What Happens If I Don’t Attend My First DUI Court Date?

Categories: Criminal Defense


Nobody leaves their house, gets in their car, and thinks, “Boy, I sure do hope I get a DUI today.” Just the letters DUI can result in some level of apprehension in many people. The cause of that is the likelihood that many people have driven while drunk or almost drunk at some point in their lives. So there is a sense of, “it could have been me,” or I sure am lucky that I “got away with it.”

But when you make a mistake in judgment and get into your car and drive after drinking, you may not be on the list of those who got away with it. You may find yourself arrested and charged with a DUI. This can be very scary for normally law-abiding citizens, and the fear leads some people to fail to show up for their initial court appearance. However, that is a horrible decision that will only lead to worsening consequences – so don’t do it. If you already have, then read on as we discuss the possible consequences of skipping out on your DUI court appearance.


Your first court appearance on your DUI case is the arraignment. An arraignment is usually a very short hearing, lasting only a couple of minutes. At this hearing, the judge will officially read the charges against you and ask you what you want to plead: guilty or not guilty.

At this early stage in the game, most people choose to plead not guilty, despite the evidence or particulars of their case. This is because time is needed for their attorney to gather discovery and determine if there is any defense that you could use to fight the case in trial. Maybe the police made a critical mistake that could get the case tossed – or at least make the prosecutor cut you a great deal. This collection of information takes some time, so many attorneys advise their clients to plead not guilty at this stage in the game.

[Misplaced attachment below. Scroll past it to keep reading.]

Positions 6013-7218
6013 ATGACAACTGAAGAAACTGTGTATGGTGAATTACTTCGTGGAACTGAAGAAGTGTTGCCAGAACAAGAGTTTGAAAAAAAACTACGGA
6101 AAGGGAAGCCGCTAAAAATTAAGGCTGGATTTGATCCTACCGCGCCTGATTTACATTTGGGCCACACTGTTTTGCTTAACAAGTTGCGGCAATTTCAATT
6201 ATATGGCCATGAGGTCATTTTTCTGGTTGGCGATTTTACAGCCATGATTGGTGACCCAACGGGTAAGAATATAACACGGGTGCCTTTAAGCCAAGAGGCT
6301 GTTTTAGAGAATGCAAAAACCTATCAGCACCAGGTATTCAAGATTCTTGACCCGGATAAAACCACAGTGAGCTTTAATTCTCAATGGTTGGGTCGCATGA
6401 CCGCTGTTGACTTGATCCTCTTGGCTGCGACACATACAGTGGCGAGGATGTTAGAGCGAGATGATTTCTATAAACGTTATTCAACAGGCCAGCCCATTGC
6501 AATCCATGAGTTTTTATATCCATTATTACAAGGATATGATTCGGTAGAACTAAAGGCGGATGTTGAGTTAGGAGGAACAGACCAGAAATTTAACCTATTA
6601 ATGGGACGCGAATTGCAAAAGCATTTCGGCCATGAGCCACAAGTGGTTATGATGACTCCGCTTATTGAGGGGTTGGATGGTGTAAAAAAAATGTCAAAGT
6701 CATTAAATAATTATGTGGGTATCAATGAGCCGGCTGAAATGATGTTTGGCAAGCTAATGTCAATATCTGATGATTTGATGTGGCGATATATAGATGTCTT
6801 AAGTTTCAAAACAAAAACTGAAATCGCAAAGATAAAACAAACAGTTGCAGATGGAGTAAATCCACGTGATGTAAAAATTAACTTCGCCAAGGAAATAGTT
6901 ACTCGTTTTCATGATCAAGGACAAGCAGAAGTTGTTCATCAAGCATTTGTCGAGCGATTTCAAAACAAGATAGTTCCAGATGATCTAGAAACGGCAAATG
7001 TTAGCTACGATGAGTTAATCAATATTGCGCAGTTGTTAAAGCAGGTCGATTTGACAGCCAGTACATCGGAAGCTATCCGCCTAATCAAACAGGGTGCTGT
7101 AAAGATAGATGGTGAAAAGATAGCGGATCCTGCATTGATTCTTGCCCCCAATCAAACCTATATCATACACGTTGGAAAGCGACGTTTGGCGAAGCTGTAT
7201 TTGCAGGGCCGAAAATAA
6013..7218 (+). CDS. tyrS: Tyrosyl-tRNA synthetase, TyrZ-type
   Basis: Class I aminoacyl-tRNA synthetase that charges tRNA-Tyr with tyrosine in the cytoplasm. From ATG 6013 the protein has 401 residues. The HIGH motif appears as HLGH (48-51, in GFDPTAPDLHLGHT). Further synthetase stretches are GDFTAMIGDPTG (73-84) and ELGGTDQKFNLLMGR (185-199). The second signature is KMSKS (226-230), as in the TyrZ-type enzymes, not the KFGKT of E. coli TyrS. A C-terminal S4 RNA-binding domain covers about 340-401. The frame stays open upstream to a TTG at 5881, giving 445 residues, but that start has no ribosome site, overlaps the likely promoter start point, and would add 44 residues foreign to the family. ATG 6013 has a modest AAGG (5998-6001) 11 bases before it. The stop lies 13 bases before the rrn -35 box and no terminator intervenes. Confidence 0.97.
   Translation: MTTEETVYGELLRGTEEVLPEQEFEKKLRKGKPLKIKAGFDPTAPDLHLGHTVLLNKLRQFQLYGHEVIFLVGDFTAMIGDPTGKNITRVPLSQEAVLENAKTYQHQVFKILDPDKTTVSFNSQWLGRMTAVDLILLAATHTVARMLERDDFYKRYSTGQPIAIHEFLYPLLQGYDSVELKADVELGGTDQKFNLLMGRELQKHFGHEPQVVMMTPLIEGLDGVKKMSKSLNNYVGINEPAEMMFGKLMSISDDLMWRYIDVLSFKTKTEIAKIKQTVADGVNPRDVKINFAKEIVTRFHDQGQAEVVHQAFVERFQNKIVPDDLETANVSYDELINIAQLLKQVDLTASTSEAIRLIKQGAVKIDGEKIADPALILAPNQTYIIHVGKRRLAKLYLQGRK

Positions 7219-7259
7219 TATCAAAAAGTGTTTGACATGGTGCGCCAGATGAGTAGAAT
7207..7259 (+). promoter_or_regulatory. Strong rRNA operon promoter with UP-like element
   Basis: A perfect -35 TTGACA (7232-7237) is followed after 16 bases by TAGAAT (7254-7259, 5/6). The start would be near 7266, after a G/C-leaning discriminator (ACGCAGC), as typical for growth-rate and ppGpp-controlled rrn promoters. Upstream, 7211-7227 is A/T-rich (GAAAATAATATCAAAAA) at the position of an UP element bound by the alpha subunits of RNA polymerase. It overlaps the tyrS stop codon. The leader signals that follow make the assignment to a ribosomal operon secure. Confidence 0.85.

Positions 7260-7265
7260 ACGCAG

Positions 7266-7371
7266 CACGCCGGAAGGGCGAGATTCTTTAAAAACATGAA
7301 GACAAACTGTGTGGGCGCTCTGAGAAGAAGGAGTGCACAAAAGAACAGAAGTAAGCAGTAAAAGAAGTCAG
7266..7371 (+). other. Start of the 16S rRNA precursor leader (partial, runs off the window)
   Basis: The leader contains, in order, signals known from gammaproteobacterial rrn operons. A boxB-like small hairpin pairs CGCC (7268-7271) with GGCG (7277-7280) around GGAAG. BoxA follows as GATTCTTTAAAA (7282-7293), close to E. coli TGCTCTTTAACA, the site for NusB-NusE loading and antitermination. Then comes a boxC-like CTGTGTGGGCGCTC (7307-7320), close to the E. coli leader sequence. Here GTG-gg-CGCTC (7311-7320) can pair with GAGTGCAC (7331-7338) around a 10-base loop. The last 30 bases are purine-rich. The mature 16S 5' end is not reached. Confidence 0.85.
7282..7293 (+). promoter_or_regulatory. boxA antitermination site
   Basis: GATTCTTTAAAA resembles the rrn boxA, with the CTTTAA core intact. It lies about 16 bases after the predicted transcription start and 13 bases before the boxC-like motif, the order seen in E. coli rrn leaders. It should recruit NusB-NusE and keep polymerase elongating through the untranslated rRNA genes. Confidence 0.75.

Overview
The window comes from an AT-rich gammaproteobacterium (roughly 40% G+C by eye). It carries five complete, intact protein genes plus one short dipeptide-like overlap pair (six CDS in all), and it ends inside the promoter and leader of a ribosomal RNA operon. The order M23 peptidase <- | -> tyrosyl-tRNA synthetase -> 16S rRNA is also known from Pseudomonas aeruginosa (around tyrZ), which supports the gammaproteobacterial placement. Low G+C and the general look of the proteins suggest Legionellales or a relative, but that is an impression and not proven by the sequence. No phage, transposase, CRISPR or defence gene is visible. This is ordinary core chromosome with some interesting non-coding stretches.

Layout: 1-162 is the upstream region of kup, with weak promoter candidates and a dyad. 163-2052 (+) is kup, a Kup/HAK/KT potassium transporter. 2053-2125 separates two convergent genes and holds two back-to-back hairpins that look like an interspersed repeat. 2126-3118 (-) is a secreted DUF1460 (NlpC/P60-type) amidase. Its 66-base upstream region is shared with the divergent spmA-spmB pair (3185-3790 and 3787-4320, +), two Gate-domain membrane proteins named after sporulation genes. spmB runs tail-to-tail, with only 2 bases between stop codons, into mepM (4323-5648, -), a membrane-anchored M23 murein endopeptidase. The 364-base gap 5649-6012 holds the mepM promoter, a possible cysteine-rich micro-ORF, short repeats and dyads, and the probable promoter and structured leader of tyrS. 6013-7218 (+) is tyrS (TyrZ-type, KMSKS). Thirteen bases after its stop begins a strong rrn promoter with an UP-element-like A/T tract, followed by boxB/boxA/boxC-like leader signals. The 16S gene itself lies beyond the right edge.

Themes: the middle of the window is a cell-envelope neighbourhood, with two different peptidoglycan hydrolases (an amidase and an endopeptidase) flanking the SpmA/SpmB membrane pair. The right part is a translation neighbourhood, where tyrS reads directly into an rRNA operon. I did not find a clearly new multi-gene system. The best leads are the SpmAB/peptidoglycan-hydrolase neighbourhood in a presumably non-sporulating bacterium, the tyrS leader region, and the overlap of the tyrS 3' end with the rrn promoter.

Waiver of Appearance

First-time DUIs with no aggravating factors are charged as misdemeanor offenses in Colorado. Aggravating factors, that can get your charge enhanced to a felony, are if it is your fourth DUI and/or if any person was harmed or killed in an accident caused by your intoxication. Other than that, you are likely looking at a misdemeanor charge.

The arraignment for a misdemeanor can be handled in one of two ways:

  • You appear in court with your attorney (or alone if you don’t have representation yet) to hear the charges and enter a plea, or
  • Your attorney files a waiver of appearance on your behalf and handles the arraignment themselves.

So as long as you have gotten express permission from your attorney, it is OK not to appear for arraignment on your case. If you do not get express permission, you must show up or risk several unpleasant repercussions.

Failure to Appear

If you do not get a waiver of your appearance for arraignment, and you do not show up for court at the appointed date and time, then it is very likely that the judge will issue a bench warrant for your failure to appear (FTA). This means several things:

Your Warrant Is a Matter of Public Record